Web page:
RJR President Lynn Beasley Will Retire Jan. 1
By Richard Craver, Winston-Salem Journal, N.C.
Dec. 1–Lynn Beasley, the president of R.J. Reynolds Tobacco Co. and the architect of the controversial Joe Camel marketing campaign, said yesterday that she plans to retire Jan. 1.
Beasley, 49, is the highest-ranking official left from the RJR team that bought Brown & Williamson Tobacco Corp. in 2004 to create Reynolds American Inc.
She will be replaced by Daniel Delen, 41, who has been the president of British American Tobacco Ltd. in Japan since August 2004 and with the company for 17 years. Delen’s hiring is another indication of how Susan Ivey, the chairwoman and chief executive of Reynolds American, is recasting the company toward a more youthful, risk-taking culture, analysts said.
Analysts credit Beasley with playing a significant management and marketing role with Reynolds during her 25-year career, which she began as a marketing assistant in 1982 and served as a senior brand manager for several years.
Rob Campagnino, a senior tobacco analyst with Prudential Securities, said in a 2002 interview with the Winston-Salem Journal that Beasley is “a tremendous asset” to Reynolds.
Beasley made her reputation in the industry when she turned around Camel in the late 1980s with the Joe Camel ads that eventually were banned in the 1999 Master Settlement Agreement.
In January 2002, Beasley was promoted to president of Reynolds Tobacco, taking over the day-to-day operations and serving as the right-hand woman to Andrew Schindler, Reynolds’ chairman and chief executive at the time. In 2003, Beasley played a lead role in the decision to put Reynolds’ marketing focus on Camel, and later Kool, over other brands.
Beasley retires as the second-highest paid executive at Reynolds. She made more than $2.4 million in salary, bonus and other compensation in 2005.
Beasley said in a statement that her 25 years with the company “have been both exhilarating and challenging.”
“I’ve been afforded the opportunity for tremendous personal and professional growth at R.J. Reynolds and have enjoyed working with my extraordinarily dedicated and talented colleagues,” she said. “At this point in my life, I’m looking forward to spending more time with friends and family.”
Reynolds declined to make Beasley and Delen available for interviews.
“Lynn’s 25-year career with R.J. Reynolds has been nothing short of extraordinary,” Ivey said in a statement. “Her many contributions to R.J. Reynolds will continue to impact the company’s performance for years to come.” Ivey praised Delen’s “broad and deep experience in the global tobacco industry.”
“His past experience in the U.S. market will bring valuable insight and expertise to the business from day one,” Ivey said.
R.J. Reynolds Tobacco Holdings Inc. bought Brown & Williamson from British American Tobacco PLC for $4.4 billion in July 2004. Ivey and Delen worked together at British American Tobacco.
“When you are merging two distinct cultures, the culture preferred by the new company’s chief executive is usually the one that eventually prevails,” said Peter Tourtellot, the managing director of Anderson Bauman Tourtellot Vos & Co., a turnaround-management and consulting company with an office in Greensboro.
“There could have been a philosophical difference between Ivey and Beasley regarding the future direction of the company. It is unusual for a key officer at a public company to step down and there not being an announcement of the decision to leave prior to the naming of their successor.”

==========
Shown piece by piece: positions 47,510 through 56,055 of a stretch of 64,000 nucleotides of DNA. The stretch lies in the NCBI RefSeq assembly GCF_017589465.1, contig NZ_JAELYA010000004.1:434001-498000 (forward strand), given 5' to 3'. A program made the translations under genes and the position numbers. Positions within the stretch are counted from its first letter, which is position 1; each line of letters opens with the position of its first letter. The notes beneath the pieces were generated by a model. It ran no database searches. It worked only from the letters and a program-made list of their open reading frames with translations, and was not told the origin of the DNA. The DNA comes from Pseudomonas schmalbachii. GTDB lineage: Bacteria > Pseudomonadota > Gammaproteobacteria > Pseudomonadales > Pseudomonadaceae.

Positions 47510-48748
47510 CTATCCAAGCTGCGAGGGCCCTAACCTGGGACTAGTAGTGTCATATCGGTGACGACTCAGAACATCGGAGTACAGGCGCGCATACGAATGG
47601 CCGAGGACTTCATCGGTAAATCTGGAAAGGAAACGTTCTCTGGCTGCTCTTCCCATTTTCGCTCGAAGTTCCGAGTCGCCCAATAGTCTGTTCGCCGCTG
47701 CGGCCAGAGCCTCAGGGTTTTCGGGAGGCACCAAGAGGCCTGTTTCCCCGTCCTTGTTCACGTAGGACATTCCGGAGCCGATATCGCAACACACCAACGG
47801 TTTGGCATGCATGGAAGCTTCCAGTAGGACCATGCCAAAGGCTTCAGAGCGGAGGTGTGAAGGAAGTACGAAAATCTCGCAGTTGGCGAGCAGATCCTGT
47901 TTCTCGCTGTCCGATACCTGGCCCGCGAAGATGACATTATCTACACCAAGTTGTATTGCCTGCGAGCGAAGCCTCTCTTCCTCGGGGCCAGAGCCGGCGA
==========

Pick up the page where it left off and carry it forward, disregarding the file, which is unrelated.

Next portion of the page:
The switch of president at R.J. Reynolds Tobacco is understandable given that most chief executives want their own people in key roles, said Greg Warren, an analyst at Morningstar, a stock and mutual-fund research company in Chicago.
“This is not a shocker for that reason,” Warren said.
Beasley has said that the Joe Camel campaign was a defining moment of her marketing career at Reynolds.
During testimony in a legal case involving Philip Morris USA, Beasley said she came up with the idea for Joe Camel to commemorate the 75th anniversary of the debut of Camel cigarettes. The idea came from a cartoon poster of a camel’s face that had been used in France in the mid-1970s.
“When that was shown to adult smokers, they just, like, loved it,” Beasley said in her testimony. “They lit up. They said, ‘Hey, this is fun, it’s entertaining, this is what you should use.’ “And, you know, it’s one of those things that when you’re in marketing, it happens, like, once every several years when everybody in the room goes ‘I like this, I really like it.’ And it was one of those moments that just — it’s really great.”
But the Joe Camel campaign proved to be a magnet for anti-smoking groups, which said that the advertising was aimed at attracting underage smokers at a time when cigarette sales were declining industrywide.
“Joe Camel was one of the most effective product campaigns aimed at kids, and not just cigarettes,” said Vince Willmore, a vice president of communications for the Campaign for Tobacco-Free Kids. “It’s the reason why youth smoking skyrocketed in the 1990s.”
Reynolds said at the time, and does now, that it has never marketed its cigarettes to underage smokers.
Gayle Anderson, the president of the Greater Winston-Salem Chamber of Commerce, said she doubts that Beasley will remain idle long.
“Her job was certainly time-consuming and draining given the travel requirements and the day-to-day challenges of running a company like Reynolds, so it’s not surprising to hear that she’s retiring,” Anderson said.
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